My mom and I were shopping. Both of our arms were full with the store’s 50%-off sale merchandise. The store was packed and there wasn’t a lot of room to move around. The checkout line was long and a man was arguing with the saleslady about a price. The energy in the air was unhappy. Mom and I looked at each other and mentally asked each other, “Is this really worth it?” At that moment, my mom accidentally bumped into the young woman waiting in line in front of her and promptly said, “Excuse me.” The woman turned around and asked my mom, “Can I hold something for you?” The woman said this with a big smile and an eagerness to help. Mom was startled; she said, “No, I got it, but thank you for asking.” After we checked out, as we were walking to the car, all we could think about was how nice that woman was and how her kindness really was the highlight of our shopping experience.
I often forget that the random act of kindness is the glue that keeps society together and brings a smile to our face. One of my favorite movies is “Pay it Forward.” In this movie, a young boy takes on a social studies project to prove that if you help three people in one day, and then they help three people, and so on, the world will be a better place. At the end of two weeks, 4,782,969 people will have experienced a random act of kindness if this progression is followed. Today, I encourage everyone to “pay it forward.” Here are a few ideas: Bake cookies for a homeless shelter. Write a note telling your healthcare professional how much you appreciate him or her. Volunteer to read to children at your local library. Organize a toy drive for the holidays.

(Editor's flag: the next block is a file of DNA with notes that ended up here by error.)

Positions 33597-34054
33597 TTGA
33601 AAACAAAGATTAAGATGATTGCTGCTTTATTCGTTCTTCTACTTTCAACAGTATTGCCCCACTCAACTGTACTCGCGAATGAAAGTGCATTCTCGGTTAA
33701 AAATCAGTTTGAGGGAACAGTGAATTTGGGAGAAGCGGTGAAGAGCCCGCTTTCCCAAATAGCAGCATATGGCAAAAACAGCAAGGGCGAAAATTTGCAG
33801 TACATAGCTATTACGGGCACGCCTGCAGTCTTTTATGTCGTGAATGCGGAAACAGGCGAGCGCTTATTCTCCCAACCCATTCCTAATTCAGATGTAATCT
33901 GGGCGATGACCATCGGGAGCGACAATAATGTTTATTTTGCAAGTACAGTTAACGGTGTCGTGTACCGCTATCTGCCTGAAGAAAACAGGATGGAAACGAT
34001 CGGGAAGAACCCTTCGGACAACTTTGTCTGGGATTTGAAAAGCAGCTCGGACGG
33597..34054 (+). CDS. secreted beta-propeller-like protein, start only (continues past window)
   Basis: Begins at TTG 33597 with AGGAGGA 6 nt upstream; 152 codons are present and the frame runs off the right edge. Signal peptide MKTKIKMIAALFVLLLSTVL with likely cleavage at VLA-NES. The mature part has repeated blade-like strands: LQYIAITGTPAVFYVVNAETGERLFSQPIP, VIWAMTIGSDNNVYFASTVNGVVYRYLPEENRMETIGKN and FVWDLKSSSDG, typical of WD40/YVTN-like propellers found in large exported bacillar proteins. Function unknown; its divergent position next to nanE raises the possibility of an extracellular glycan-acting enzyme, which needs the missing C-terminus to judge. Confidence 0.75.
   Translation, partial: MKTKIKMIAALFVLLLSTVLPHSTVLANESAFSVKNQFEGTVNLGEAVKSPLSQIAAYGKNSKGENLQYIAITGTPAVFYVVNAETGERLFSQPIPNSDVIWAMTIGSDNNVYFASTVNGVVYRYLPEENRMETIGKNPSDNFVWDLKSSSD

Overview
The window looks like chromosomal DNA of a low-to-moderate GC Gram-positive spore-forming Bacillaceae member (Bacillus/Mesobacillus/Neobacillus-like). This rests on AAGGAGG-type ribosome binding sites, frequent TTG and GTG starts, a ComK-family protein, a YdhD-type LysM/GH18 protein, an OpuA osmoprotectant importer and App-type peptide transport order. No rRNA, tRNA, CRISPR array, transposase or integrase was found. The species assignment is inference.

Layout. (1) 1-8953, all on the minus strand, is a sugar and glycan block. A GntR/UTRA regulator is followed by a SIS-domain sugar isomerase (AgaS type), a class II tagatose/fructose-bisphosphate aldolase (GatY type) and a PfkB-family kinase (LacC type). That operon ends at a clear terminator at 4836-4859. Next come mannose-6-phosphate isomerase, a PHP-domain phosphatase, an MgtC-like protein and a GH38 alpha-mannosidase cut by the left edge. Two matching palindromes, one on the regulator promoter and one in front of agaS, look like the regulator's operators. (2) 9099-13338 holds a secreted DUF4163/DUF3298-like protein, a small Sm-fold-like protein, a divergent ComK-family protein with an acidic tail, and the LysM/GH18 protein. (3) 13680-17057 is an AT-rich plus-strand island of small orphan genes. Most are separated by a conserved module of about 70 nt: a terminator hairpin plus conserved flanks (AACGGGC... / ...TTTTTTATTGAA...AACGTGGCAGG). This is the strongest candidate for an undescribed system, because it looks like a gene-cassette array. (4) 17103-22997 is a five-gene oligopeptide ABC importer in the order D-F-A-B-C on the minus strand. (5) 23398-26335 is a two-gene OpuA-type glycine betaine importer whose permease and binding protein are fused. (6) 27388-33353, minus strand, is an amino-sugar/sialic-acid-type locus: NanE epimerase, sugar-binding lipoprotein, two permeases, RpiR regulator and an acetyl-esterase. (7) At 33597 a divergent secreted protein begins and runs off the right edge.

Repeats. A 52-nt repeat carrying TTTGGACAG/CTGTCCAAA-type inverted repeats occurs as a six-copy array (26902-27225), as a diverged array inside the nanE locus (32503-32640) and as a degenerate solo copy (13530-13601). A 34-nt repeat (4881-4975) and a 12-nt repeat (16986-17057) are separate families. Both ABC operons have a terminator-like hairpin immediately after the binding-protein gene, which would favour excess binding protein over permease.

Look for opportunities to open the door for someone. For those of us who are kidney patients, the opportunities to be kind to fellow patients are virtually endless. And remember… your random act of kindness just might be the difference between someone living in despair or with hope. If you see the need, ask a fellow patient whether you can help out. Say something encouraging to the person sitting next to you at your dialysis unit. Drop off some magazines for your transplant clinic’s waiting room. It’s not even important that the people you’re helping know it was you who helped out.
Helping others makes us happy. To quote the novelist James M. Barrie, “Those who bring sunshine into the lives of others cannot keep it from themselves.”
President & Founder of the Renal Support Network
Web ID 792